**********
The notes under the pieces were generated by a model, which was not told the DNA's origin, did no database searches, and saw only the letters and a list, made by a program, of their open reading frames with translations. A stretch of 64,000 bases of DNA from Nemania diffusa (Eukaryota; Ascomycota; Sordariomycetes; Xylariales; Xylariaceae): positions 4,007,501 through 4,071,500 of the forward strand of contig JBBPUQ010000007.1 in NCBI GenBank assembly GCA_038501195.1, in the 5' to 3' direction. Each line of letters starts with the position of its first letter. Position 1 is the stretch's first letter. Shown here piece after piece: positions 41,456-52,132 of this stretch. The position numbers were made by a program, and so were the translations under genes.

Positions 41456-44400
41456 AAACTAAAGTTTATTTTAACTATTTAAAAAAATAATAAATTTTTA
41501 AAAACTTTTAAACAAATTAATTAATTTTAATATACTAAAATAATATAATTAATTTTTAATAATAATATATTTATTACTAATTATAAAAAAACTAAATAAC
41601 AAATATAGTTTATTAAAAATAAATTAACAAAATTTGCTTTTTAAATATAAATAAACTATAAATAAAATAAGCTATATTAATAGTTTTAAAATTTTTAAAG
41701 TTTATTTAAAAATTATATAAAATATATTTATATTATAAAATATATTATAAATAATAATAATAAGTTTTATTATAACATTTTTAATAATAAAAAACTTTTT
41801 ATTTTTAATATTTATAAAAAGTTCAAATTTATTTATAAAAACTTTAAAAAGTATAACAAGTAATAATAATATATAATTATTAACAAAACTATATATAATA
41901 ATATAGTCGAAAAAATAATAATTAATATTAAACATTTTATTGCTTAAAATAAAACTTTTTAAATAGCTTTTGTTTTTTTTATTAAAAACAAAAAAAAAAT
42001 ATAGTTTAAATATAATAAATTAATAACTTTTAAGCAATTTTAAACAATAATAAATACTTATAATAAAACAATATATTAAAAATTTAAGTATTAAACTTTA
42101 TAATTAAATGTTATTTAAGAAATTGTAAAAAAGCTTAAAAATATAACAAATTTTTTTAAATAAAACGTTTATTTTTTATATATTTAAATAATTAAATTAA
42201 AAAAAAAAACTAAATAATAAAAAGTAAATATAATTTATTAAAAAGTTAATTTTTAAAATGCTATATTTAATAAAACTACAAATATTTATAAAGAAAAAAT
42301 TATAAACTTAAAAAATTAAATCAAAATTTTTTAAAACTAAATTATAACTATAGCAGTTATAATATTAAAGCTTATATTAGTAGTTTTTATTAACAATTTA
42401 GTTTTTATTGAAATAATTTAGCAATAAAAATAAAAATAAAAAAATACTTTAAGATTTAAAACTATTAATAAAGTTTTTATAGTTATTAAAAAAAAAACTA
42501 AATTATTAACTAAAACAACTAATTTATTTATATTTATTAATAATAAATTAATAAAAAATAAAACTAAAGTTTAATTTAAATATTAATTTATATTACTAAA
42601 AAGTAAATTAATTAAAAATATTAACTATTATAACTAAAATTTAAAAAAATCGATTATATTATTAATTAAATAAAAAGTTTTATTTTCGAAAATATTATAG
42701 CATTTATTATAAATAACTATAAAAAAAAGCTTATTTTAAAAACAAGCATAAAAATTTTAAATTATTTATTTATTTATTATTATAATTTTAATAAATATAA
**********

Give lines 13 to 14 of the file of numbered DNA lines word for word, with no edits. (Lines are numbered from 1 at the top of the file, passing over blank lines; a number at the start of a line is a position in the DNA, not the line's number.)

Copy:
42401 GTTTTTATTGAAATAATTTAGCAATAAAAATAAAAATAAAAAAATACTTTAAGATTTAAAACTATTAATAAAGTTTTTATAGTTATTAAAAAAAAAACTA
42501 AATTATTAACTAAAACAACTAATTTATTTATATTTATTAATAATAAATTAATAAAAAATAAAACTAAAGTTTAATTTAAATATTAATTTATATTACTAAA